JEL Code
C43 : Mathematical and Quantitative Methods→Econometric and Statistical Methods: Special Topics→Index Numbers and Aggregation
C52 : Mathematical and Quantitative Methods→Econometric Modeling→Model Evaluation, Validation, and Selection
C82 : Mathematical and Quantitative Methods→Data Collection and Data Estimation Methodology, Computer Programs→Methodology for Collecting, Estimating, and Organizing Macroeconomic Data, Data Access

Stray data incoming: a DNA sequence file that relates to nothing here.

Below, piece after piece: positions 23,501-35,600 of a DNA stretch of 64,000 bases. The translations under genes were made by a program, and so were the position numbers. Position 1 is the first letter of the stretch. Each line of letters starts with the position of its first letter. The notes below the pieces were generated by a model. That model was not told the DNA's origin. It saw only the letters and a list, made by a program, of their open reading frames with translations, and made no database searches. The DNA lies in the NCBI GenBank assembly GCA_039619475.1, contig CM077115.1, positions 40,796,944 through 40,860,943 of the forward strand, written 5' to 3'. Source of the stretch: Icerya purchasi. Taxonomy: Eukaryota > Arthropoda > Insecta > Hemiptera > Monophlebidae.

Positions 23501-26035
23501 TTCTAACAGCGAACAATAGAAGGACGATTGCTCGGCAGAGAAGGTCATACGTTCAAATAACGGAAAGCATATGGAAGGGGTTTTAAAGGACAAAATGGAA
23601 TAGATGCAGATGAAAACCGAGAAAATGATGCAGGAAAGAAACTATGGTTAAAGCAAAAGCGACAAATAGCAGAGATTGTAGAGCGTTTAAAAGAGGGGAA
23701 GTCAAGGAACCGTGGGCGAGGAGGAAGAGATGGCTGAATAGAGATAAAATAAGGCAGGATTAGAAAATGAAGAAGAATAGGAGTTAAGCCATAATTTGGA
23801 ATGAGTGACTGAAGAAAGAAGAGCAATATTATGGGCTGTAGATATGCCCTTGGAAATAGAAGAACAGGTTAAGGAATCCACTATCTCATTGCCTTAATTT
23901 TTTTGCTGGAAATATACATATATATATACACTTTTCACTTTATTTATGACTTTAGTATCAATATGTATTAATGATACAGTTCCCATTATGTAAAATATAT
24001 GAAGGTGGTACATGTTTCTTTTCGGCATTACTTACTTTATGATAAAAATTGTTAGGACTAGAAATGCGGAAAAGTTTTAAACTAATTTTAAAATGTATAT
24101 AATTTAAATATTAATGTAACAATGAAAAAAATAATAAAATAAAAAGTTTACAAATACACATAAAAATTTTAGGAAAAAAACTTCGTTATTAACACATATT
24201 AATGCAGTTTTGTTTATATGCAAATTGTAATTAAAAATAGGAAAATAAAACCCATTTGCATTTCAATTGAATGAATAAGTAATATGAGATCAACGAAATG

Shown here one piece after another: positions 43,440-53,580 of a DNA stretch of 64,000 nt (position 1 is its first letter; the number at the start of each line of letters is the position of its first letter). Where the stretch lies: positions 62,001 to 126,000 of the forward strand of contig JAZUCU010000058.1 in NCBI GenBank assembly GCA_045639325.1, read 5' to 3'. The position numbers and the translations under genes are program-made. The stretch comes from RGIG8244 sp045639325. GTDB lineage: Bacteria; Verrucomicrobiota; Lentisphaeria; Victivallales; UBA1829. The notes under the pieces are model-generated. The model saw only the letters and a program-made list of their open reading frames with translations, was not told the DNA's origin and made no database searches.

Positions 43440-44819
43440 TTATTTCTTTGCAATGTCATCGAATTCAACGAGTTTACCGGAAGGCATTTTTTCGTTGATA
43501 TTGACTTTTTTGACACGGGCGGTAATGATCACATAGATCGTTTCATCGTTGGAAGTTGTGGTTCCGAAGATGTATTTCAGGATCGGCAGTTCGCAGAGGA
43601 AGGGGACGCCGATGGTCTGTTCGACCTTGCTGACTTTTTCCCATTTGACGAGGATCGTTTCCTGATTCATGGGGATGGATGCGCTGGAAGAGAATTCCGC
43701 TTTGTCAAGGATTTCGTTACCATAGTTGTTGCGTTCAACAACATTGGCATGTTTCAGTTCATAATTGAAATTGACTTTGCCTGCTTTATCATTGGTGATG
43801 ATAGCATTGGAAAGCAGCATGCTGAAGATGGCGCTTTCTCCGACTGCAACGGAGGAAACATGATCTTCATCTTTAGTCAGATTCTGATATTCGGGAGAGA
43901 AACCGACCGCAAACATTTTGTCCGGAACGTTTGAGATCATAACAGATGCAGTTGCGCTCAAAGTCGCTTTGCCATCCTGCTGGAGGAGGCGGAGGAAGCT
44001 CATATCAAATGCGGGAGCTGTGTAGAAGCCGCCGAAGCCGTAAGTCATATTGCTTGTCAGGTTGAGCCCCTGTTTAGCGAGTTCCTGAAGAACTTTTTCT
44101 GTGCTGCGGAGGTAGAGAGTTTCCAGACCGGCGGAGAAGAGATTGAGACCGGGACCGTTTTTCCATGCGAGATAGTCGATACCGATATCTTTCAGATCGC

E31 : Macroeconomics and Monetary Economics→Prices, Business Fluctuations, and Cycles→Price Level, Inflation, Deflation
E52 : Macroeconomics and Monetary Economics→Monetary Policy, Central Banking, and the Supply of Money and Credit→Monetary Policy
21 September 2021
ECONOMIC BULLETIN - BOX
Economic Bulletin Issue 6, 2021
Details
Abstract